I watched a Kestrel this morning. It was a warm and sunny morning and I had just entered a smallish field of rough meadow - full of tall grasses and flowers/plants. A kestrel hovered not far away. High above the field, at about tree top level, it was facing the oncoming warm breeze and making continual fine adjustments with the delicate fluttering of its wings. It would glide to a new location, hover, survey the ground below then move on a little. Then it would sweep back over the field to begin a new transect and begin its search from a new location. I watched it for around ten minutes before it moved away to perch in the nearby trees.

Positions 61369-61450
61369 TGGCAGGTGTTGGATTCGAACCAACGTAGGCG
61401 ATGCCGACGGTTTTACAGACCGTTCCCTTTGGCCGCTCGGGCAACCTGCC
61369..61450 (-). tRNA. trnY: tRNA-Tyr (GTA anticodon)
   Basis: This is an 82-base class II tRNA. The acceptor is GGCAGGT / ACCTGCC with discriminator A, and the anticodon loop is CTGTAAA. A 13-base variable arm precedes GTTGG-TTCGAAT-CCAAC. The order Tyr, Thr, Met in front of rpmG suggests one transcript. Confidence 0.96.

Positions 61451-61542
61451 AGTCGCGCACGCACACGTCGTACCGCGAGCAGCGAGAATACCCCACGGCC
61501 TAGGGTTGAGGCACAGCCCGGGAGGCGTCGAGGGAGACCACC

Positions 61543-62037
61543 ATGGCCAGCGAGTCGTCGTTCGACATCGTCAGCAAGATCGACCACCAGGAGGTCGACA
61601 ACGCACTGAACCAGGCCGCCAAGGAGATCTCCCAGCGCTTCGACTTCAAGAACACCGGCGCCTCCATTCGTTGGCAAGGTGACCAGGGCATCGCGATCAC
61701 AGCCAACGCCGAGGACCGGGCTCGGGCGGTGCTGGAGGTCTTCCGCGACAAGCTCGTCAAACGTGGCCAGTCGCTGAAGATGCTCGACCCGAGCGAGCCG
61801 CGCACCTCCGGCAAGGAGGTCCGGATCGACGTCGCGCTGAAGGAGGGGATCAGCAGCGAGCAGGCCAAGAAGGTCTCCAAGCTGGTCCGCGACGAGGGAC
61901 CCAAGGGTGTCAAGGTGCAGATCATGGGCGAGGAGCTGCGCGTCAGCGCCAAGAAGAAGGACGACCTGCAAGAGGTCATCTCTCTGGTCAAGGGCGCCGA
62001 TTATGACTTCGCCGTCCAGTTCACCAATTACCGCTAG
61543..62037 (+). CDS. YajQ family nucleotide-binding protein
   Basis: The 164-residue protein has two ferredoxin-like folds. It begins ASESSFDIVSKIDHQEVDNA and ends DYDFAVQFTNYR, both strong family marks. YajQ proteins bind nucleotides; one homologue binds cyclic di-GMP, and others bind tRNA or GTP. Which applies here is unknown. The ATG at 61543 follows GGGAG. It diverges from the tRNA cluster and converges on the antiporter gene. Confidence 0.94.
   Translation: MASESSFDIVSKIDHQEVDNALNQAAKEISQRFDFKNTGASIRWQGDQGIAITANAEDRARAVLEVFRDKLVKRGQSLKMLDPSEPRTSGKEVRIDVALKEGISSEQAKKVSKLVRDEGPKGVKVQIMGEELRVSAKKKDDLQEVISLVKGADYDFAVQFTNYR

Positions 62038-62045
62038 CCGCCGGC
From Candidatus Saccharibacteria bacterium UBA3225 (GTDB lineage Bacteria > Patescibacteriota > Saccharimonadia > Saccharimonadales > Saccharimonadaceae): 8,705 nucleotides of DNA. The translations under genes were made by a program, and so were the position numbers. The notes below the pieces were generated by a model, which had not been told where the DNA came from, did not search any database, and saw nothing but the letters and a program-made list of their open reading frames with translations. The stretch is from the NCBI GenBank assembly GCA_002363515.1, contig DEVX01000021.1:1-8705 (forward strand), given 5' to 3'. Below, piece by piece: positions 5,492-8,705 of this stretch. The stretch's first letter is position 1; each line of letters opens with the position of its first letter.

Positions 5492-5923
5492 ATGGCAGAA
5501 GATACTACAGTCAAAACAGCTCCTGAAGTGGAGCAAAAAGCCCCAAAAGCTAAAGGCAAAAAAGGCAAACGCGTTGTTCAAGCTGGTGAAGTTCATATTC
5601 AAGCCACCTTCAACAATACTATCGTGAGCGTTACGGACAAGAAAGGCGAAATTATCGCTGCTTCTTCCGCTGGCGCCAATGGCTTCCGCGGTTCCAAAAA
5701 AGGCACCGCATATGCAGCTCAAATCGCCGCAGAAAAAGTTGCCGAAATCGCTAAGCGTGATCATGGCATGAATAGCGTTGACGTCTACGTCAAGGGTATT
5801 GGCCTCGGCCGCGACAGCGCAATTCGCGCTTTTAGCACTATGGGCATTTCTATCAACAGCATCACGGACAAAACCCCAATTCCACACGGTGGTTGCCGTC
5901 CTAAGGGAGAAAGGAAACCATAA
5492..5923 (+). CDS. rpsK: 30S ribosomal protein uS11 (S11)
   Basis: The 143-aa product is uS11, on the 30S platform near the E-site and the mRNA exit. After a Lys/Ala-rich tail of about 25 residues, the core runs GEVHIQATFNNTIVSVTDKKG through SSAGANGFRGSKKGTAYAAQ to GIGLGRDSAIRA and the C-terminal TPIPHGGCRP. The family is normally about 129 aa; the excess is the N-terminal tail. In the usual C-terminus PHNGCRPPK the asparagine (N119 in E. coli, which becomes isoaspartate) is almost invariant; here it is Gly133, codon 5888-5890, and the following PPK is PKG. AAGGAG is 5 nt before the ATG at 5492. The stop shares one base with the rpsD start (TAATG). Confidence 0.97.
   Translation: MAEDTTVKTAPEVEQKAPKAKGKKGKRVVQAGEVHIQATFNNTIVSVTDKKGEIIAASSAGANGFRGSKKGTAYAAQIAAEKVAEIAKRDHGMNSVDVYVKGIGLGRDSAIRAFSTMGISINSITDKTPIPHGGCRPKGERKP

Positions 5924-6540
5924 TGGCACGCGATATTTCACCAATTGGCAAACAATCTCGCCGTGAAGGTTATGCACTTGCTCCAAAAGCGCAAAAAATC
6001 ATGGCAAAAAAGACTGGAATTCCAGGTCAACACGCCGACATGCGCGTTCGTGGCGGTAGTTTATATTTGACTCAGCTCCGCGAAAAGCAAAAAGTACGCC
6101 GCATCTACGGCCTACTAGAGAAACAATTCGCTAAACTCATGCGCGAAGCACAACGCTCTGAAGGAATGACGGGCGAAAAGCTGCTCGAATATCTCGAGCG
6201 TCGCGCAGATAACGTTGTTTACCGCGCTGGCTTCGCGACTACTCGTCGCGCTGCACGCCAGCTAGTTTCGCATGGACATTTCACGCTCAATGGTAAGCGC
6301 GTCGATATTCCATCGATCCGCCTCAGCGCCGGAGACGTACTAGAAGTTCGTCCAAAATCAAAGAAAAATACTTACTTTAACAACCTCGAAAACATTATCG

Is there a lesson an patience and perseverance here I wonder?
On reading a little on the web I discover that although hovering requires more energy than, say, gliding it can be more productive food wise. Apparently they can see into the ultra-violet which makes tracking the urine trails of their favourite food, the field vole, easier.